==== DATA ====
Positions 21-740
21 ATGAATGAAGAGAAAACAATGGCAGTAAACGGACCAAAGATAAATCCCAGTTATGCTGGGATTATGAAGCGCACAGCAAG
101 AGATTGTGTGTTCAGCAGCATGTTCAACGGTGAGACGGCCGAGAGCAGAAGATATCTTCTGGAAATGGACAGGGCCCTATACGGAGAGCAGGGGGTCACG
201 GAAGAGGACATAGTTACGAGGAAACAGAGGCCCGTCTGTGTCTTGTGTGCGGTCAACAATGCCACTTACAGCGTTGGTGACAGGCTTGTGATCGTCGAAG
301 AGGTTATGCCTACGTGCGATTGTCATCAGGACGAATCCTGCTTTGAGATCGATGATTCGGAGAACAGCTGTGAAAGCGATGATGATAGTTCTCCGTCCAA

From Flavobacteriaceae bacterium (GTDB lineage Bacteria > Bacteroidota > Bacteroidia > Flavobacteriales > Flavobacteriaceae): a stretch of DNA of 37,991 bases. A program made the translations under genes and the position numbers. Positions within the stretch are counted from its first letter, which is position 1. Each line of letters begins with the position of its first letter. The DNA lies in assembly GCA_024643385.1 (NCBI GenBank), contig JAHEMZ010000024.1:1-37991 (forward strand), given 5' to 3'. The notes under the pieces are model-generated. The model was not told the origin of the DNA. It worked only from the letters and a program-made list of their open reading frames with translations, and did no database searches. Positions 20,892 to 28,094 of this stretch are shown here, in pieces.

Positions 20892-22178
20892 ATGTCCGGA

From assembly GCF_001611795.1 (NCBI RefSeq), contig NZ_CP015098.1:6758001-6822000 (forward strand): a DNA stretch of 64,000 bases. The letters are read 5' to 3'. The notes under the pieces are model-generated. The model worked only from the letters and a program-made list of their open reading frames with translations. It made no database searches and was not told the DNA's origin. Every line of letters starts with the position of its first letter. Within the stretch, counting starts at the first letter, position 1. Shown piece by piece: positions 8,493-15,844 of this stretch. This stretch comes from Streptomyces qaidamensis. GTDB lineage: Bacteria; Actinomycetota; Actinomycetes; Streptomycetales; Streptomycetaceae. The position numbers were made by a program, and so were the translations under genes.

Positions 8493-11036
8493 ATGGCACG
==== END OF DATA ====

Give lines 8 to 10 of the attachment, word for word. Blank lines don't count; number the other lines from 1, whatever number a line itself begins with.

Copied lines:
20892 ATGTCCGGA

From assembly GCF_001611795.1 (NCBI RefSeq), contig NZ_CP015098.1:6758001-6822000 (forward strand): a DNA stretch of 64,000 bases. The letters are read 5' to 3'. The notes under the pieces are model-generated. The model worked only from the letters and a program-made list of their open reading frames with translations. It made no database searches and was not told the DNA's origin. Every line of letters starts with the position of its first letter. Within the stretch, counting starts at the first letter, position 1. Shown piece by piece: positions 8,493-15,844 of this stretch. This stretch comes from Streptomyces qaidamensis. GTDB lineage: Bacteria; Actinomycetota; Actinomycetes; Streptomycetales; Streptomycetaceae. The position numbers were made by a program, and so were the translations under genes.

Positions 8493-11036